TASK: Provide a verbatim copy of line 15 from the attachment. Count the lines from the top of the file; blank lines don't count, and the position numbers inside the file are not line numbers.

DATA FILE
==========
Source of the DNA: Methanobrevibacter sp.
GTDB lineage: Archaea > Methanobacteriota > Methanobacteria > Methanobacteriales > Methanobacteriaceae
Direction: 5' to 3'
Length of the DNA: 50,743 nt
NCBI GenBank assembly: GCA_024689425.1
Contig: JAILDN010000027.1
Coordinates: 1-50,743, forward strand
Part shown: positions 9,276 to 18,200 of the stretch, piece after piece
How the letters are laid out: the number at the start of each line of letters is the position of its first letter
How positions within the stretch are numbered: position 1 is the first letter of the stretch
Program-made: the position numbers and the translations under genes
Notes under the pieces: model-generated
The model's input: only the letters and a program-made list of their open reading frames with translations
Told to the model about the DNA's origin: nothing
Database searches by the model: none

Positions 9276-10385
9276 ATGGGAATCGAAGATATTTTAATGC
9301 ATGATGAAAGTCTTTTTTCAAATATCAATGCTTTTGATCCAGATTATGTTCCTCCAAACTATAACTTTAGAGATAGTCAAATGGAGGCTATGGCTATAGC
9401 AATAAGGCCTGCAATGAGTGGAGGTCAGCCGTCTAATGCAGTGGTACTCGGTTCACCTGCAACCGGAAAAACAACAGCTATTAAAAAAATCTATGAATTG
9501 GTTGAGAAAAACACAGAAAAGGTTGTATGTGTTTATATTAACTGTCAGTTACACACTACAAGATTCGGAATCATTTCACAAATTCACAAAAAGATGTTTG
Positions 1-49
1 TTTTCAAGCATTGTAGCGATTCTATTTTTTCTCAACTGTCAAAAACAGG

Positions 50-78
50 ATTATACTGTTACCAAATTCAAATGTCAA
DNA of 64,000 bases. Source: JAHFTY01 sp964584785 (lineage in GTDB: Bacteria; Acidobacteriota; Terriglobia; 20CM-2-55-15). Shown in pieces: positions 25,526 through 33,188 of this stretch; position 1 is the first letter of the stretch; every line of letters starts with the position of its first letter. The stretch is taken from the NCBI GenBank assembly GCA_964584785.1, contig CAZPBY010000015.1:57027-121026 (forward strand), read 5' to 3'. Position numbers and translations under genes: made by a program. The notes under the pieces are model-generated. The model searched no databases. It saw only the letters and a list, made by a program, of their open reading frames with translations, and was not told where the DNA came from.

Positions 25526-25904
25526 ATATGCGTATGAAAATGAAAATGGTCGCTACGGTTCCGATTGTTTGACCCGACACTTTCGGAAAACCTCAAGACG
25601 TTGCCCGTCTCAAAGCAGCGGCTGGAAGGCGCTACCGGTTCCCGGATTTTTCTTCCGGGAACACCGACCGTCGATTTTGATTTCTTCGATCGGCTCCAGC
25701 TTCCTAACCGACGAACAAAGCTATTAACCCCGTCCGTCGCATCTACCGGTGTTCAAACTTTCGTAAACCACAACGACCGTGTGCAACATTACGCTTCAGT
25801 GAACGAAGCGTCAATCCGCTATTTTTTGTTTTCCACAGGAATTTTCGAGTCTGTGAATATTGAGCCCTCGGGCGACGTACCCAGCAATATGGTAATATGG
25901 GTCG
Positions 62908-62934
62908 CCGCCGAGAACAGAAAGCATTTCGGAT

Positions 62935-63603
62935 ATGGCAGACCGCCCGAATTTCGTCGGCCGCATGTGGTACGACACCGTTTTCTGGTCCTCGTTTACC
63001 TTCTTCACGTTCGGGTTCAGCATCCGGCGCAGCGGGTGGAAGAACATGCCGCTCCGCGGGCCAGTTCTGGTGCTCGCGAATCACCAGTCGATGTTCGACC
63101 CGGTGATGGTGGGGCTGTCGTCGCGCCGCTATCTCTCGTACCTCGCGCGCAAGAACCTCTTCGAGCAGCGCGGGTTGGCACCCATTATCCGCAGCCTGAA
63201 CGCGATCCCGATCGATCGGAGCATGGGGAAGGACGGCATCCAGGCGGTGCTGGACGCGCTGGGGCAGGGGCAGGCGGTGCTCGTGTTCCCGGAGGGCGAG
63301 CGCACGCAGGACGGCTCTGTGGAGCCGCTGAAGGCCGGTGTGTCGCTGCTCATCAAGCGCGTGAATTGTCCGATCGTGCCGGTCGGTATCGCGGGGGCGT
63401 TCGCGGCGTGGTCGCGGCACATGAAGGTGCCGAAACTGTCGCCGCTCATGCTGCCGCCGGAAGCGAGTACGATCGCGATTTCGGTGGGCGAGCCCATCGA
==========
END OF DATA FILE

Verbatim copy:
Database searches by the model: none